Rodeo Nights, Phoenix AZ: 6th December 2000
“Well, I’ve thinked we’ve cleaned most of the blood out of the cage…”
The first rule of Fight Club is: you don’t talk about Fight Club. However, this didn’t quite apply to Rage in the Cage, which is how we came to hear about it, since it was promoted on a local radio station, on the Internet and in the press. The venue was a night-club on the West Side of Phoenix, and the audience were largely white, blue-collar and overwhelmingly male, but trouble-free – perhaps in part due to the promoter threatening to throw anyone who caused bother, into the cage. This loomed large in the middle of proceedings, a chain-link octagon, some ten feet tall, raised above the ground. A couple more feet would have been welcome – even our ‘ringside’ seats (six or seven rows back in actuality) had problems following the fight once the combatants went to the deck; next time, we’ll probably just go for the regular seating.
Before the first fight, promoter Roland Sarria introduced the event, and thanked his supporters, such as Dr. Haggard, the “official chiropractor of Rage in the Cage“. This seemed a potential conflict of interests (I wondered if we would see him shouting “twist his neck some more!” at the fighters), but I have to say that the medical aspects were taken very seriously and covered every bit as well as at any boxing event I’ve attended. As a novice here, an explanation of the rules would have been welcome: there obviously were some, as the referee more than once stepped in to warn one or other fighter about an illegal tactic, but we were left to work out for ourselves what was and was not permitted. I was also curious as to whether the contestants were paid for their efforts, or if this was purely an amateur sport; hard to work out which was more likely, but I imagine any rewards would probably be of the token variety.
Following a rendition of the National Anthem (a concept which this Limey still finds a little strange, but then, the British National Anthem tends only to be heard after the odd Grand Prix), we got into the first of the evening’s seventeen bouts. That might seem like a lot to get through, but most were over quickly — even with two-minute rounds, only one match got beyond the first, and that one was so dull that the round girl probably put in more effort than either fighter. Happily, that was an exception; most of the rest were fast, furious and over in anything from 24 seconds. To the untrained eye (which includes mine), it might seem like no more than brawling, but over the course of the evening, the skill factor became more apparent. Submission holds, in particular arm-bars in which the arm gets levered back against itself at the elbow, proved most popular, and often it was the person who appeared to be being pinned, who managed to put the lock on and force his opponent to tap-out.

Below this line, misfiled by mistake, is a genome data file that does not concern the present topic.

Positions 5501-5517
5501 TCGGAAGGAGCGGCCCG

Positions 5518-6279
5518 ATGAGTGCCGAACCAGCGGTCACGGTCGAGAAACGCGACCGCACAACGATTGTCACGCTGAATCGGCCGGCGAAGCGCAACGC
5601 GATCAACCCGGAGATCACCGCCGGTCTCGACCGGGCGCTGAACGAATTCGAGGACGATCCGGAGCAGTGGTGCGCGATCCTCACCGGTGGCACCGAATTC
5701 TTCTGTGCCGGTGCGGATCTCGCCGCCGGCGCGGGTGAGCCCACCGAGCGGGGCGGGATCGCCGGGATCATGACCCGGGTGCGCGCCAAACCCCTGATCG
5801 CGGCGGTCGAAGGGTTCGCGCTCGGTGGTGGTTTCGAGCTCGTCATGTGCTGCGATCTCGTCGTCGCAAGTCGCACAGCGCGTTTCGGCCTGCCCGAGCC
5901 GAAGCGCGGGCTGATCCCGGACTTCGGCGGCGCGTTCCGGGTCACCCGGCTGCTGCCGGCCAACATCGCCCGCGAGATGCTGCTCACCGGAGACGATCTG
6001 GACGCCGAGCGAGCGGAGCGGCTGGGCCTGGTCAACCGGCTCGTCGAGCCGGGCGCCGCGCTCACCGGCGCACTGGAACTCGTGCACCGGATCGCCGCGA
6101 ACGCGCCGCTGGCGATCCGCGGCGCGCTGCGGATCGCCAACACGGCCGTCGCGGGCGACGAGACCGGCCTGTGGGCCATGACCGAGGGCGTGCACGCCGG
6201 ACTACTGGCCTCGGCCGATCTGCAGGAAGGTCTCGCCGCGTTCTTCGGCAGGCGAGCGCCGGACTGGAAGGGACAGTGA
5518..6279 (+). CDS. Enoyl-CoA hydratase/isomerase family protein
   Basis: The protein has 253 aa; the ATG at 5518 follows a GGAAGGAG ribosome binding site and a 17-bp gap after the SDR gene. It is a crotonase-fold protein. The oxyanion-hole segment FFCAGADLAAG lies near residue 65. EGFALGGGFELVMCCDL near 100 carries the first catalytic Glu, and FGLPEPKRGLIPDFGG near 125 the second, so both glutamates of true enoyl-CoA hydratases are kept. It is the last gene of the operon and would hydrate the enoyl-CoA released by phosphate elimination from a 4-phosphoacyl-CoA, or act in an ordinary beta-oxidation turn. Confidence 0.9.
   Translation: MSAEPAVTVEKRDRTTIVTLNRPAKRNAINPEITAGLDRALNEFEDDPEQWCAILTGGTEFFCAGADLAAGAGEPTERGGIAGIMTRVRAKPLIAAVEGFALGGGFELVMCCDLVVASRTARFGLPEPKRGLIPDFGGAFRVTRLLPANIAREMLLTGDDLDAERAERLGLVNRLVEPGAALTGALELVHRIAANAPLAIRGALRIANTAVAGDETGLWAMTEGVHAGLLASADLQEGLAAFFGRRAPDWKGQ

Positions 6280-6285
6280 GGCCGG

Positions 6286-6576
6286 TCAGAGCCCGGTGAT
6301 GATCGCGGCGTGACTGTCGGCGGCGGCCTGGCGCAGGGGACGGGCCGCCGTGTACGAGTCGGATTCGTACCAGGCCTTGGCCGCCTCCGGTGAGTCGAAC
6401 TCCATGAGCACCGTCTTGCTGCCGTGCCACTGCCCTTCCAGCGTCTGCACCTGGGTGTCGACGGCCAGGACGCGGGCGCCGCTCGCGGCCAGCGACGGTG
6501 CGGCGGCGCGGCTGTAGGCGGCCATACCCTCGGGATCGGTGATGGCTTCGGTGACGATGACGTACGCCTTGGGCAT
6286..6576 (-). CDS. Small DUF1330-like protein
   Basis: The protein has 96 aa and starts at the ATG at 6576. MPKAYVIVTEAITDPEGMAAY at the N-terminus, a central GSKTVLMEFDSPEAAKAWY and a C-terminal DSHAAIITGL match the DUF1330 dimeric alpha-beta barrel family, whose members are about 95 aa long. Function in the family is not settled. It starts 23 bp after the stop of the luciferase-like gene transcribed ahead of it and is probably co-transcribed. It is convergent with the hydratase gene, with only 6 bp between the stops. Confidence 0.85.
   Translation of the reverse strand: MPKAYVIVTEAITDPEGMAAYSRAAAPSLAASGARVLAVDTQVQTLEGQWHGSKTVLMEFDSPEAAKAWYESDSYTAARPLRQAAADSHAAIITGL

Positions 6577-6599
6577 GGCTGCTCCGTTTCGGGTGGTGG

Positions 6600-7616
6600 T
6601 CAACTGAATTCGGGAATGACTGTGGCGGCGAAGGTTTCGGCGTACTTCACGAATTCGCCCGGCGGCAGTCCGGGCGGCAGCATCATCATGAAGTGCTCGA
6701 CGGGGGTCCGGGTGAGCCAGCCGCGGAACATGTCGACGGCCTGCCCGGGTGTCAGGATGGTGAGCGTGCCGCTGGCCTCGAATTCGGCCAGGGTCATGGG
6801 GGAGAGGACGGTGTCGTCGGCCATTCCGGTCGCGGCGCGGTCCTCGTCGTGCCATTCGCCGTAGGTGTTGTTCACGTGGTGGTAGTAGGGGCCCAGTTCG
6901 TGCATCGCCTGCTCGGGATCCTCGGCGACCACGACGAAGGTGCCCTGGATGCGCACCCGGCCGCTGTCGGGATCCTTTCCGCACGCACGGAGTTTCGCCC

Match-ups seemed to be done largely on the basis of weight, which meant there were some uneven bouts, where a veteran who’d won eight of his nine bouts, was pitted against a debutant; unsurprisingly, it soon became nine out of ten. Most of the fighters had picked a nickname befitting their style, such as Ragin’ Rhino or The Crippler – though one poor guy had gone for the somewhat lame The Bastard, which provoked the MC into commenting laconically, “Hey, they write ’em, I just read ’em”. This provoked some thought about the name I’d choose: I quite like the idea of being Jim The Flying Scotsman McLennan. And, indeed, I could, quite literally, have been a contender. At the middle of the event, Sarria issued an open invitation to anyone who fancied trying their arm at a future event to come and sign up. For a brief second, I almost contemplated it (we were a couple of beers down the line by now – I imagine the response generally might have been somewhat fuelled by alcohol), but I suspect it would have been one of those things that didn’t seem such a good idea the next morning. Reality delivered a sharp tap on the shoulder in this regard, with one bout during which they stopped to mop the blood out of the ring with towels. Okay…I think some training is in order before The Flying Scotsman makes his debut.
I generally prefer my violence well-choreographed and fictional, rather than in-my-face and real, but have to confess that by the end of the evening, I was beginning to get into the swing of things. What looked initially like two guys rolling around on the floor is certainly more complex, and my fears of a mindless punch-fest turned out to be totally unfounded. I left with a great deal of respect for all those who took part, and while I don’t think I’m going to become a regular – either as a spectator or a participant – but I think that the occasional visit to future events is certainly not out of the question.